He felt her sob once against his chest before she drew away.
Anna looked up at him and smiled a watery smile. Suddenly, she was a bundle of energy. 'Well then, we'd best get you packed.' She hurried about, picking up socks and underwear and putting them in his case. 'We've only got an hour to get you to the airfield.'
They rode to the airfield in the back of Witt's staff car. The Mercedes hummed along the road, their driver swerving around men riding bicycles. They arrived at Frankfort am Main with fifteen minutes to spare.
Hans opened the door himself and stepped out holding his case. He offered his hand to Anna. Even though the May air was warm, it was windy enough to justify her wearing her long woolen coat. She walked with him across the airfield until they reached the mooring post. The ship was still aloft, the grounds crew working to haul it down to allow boarding.
Anna fussed with Hans' jacket, making sure he wore the blue enamel lapel pin that designated him as a passenger aboard the mighty airship. She was trying very hard to be strong, not to show how worried she really was.
He didn't give her a chance to say anything. Hans grabbed her and leaned her back, kissing her right there in the middle of the grassy field, in front of the grounds crew, flight crew, God and everybody. When he released her, she could barely catch her breath. He stroked her cheek. 'I'll be home in a week.
Three days later, Anna was sitting in her parlor, dunking a biscuit in her coffee. The radio was tuned to a station that usually played dance music. An announcer broke in. That was never a good sign. Something about a broadcast from America.
' It's practically standing still now. They've dropped ropes out of the nose of the ship, and they've been taken a hold of down on the field by a number of men. It's starting to rain again; it's*¥the rain had slacked up a little bit. The back motors of the ship are just holding it just, just enough to keep it from *¥ It burst into flames! It burst into flames, and it's falling, it's crashing! Watch it! Watch it, folks! Get out of the way! Get out of the way! Get this, Charlie! Get this, Charlie! It's fire*¥and it's crashing! It's crashing terrible! Oh, my, get out of the way, please! It's burning and bursting into flames, and the*¥and it's falling on the mooring-mast and all the folks agree that this is terrible, this is the worst of the worst catastrophes in the world. [Indeciperable word(s)] It's–it's–it's the flames, [indecipherable, possibly the word "climbing"] oh, four- or five-hundred feet into the sky and it ... it's a terrific crash, ladies and gentlemen. It's smoke, and it's flames now ... and the frame is crashing to the ground, not quite to the mooring-mast. Oh, the humanity...'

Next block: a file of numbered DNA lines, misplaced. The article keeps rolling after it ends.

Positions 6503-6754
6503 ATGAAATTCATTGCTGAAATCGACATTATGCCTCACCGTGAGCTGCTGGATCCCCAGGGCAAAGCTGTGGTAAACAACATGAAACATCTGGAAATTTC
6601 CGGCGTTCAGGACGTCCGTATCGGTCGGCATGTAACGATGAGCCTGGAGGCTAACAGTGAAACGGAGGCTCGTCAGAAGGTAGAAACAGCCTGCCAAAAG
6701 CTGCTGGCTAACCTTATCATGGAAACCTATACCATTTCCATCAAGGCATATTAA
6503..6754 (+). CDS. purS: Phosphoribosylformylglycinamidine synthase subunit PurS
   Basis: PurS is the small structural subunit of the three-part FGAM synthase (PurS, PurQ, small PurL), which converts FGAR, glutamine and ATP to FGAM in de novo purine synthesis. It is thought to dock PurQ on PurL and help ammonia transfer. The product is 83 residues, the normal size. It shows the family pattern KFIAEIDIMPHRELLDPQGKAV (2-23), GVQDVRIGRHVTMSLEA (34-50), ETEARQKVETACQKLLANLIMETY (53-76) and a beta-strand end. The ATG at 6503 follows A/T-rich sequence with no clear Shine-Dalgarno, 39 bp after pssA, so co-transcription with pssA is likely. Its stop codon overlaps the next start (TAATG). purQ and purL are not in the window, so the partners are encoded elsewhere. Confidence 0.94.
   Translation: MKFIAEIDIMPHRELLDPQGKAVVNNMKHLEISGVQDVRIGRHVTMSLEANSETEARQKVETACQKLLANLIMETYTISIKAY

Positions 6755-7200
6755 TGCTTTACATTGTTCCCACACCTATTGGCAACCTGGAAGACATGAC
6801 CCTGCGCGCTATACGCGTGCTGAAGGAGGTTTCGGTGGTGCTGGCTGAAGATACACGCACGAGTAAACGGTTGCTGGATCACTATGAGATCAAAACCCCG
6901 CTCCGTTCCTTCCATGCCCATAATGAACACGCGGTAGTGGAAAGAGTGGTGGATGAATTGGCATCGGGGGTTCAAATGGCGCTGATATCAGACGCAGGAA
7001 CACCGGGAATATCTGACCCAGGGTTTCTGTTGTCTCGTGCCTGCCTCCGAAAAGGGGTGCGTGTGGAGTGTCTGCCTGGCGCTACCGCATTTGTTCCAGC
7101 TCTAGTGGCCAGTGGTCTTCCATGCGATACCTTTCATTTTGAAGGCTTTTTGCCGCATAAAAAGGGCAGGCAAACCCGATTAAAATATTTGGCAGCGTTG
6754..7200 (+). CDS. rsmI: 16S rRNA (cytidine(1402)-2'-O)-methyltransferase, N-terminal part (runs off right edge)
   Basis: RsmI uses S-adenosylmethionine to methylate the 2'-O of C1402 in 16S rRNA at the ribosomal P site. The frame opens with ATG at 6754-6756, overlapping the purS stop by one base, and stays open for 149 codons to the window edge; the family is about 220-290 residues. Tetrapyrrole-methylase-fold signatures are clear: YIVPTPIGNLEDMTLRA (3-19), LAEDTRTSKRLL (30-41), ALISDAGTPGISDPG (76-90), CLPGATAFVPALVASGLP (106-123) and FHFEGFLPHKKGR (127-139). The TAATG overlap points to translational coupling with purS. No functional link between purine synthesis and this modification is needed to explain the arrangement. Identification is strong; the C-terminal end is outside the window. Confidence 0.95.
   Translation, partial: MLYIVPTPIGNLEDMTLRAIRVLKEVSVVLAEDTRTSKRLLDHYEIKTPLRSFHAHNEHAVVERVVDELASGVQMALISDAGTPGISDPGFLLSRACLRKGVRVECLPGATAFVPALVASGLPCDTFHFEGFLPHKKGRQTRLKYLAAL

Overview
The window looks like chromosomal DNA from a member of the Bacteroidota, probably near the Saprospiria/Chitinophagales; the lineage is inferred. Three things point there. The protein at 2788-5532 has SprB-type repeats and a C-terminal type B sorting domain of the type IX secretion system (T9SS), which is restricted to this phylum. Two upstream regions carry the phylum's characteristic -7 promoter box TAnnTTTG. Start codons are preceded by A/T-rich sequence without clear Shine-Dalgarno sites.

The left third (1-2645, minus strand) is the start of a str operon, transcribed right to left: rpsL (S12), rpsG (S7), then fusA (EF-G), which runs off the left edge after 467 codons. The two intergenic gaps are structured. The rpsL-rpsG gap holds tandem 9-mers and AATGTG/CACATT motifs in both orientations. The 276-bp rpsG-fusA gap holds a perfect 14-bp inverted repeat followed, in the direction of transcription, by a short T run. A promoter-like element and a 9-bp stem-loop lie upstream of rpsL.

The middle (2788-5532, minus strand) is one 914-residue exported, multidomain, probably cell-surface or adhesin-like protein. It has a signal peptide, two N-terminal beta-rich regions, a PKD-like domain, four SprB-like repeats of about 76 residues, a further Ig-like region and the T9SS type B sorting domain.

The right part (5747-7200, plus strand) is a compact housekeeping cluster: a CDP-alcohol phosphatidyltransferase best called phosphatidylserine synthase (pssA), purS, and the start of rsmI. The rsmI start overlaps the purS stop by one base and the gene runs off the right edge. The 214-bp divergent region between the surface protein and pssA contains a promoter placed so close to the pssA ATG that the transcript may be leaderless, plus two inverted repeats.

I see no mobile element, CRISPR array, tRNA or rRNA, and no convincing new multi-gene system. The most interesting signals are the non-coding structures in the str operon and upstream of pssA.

Anna wasn't sure what exactly was going on, but she made out a few of the words, like flame and crash. It sounded horrific. The announcer came back on and translated what was being said. Oh, my God! That was the Hindenburg! The ship her Hans had flown away on just three days ago. She screamed when someone knocked on the door.
She ran to the door, and saw a young man dressed in the close fitting uniform of a messenger. He handed her a telegram and turned to ride off.
Anna sat heavily in her chair. She knew what was in this envelope. She didn't want to look at it. If she didn't look, it couldn't be real, could it? She stared at the onionskin paper, willing it to be anything else. Finally, she reached for the knife on her tray and slit the flap.
'ARRIVED SAFE...STOP...HOME LATER THAN EXPECTED...STOP... BEST YET TO COME...STOP.'
note: the quote from the Hindenburg broadcast is the original text from Herbert Morrison of WLS Radio Chicago. On information and belief, this broadcast is now in the public domain. No copyright infringement is intended.